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Seven Penn Vet Researchers Receive COVID-19 Pilot Awards

Seven researchers from the School of Veterinary Medicine at the University of Pennsylvania (Penn Vet) have been selected to receive distinctive COVID-19 Pilot Awards from the Penn Vet COVID Research Innovation Fund. The Fund, provided with critical start-up support through a generous gift from Vernon and Shirley Hill, will bolster Penn Vet’s rapidly expanding research and response program to fight the novel coronavirus. 

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New Penn survey points to food insecurity - not the ‘Quarantine 15’ – as real pandemic concern

As many Americans are spending more time at home amid the COVID-19 pandemic, a newly minted phrase – ‘the Quarantine 15’ – has crept into collective thought. But results from a recent nationwide survey conducted by researchers at the University of Pennsylvania (Penn) indicate that claims about the trending pandemic-weight-gain concern may not be credible after all.

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Blocking tumor signals can hinder cancer’s spread

For most people who die of cancer, the spread of the initial tumor is to blame. “Metastasis is what kills most cancer patients,” says Serge Fuchs, a professor in Penn’s School of Veterinary Medicine. “Yet there are not many, if any, drugs that specifically target metastatic processes.”

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Penn Vet's David T. Galligan Earns Prestigious Lindback Award for Teaching Excellence

Dr. David T. Galligan of the University of Pennsylvania’s School of Veterinary Medicine (Penn Vet) has earned the prestigious Christian R. and Mary F. Lindback Award for Distinguished Teaching.

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Coming together to solve the many scientific mysteries of COVID-19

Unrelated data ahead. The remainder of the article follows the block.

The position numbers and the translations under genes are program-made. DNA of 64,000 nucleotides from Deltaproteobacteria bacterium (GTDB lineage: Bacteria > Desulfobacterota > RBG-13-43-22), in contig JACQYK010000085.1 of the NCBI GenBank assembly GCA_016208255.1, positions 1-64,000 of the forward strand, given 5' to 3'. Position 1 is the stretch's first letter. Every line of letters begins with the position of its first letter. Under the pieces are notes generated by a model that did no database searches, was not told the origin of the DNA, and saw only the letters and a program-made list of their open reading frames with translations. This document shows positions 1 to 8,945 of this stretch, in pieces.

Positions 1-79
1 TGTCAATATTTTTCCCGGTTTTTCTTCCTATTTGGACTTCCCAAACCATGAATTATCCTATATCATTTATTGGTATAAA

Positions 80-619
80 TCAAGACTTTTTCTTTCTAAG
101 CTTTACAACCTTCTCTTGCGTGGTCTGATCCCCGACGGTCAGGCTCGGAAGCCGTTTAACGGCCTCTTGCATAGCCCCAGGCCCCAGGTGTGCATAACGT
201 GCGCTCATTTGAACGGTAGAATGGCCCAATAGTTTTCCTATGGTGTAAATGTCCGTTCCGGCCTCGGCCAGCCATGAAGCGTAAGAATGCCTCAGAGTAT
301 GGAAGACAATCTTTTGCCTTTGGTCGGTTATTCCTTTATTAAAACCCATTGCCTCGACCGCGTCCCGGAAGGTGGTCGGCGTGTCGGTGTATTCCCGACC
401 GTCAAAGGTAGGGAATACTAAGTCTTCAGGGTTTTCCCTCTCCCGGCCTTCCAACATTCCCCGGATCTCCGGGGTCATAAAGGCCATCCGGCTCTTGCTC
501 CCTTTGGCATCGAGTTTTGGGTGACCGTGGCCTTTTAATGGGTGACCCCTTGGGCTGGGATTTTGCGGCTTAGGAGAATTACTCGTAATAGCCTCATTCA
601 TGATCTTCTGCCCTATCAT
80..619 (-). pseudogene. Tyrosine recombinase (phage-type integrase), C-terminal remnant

As the rumblings of a pandemic began to be felt at the beginning of the year, scientists at Penn started work to develop a vaccine and assess possible treatments. But the scope of COVID-19 studies at the University goes much broader. Scientists whose typical work finds them investigating autoimmune disease, influenza, HIV/AIDS, Ebola, cancer, hemophilia, and more, are now applying their deep understanding of biology to confront a novel threat.

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Penn Vet Launches New Telehealth Platform, Expands Access to Leading Pet Behavior Expertise

With less than 100 veterinary behavior experts practicing in the United States, having direct access to reliable, scientifically-sound advice on managing unsavory pet behavior can prove challenging. But thanks to a newly launched, web-based application from the Penn Vet, Intellivets, and Connect for Education (C4E), pet owners and primary care veterinarians alike can now enjoy expert insight from the comfort of their home or clinic.

Gary Althouse (shown pre-pandemic) notes that the animal origins of the current Covid-19 crisis underscore the importance of veterinary expertise in sustaining both animal and human health.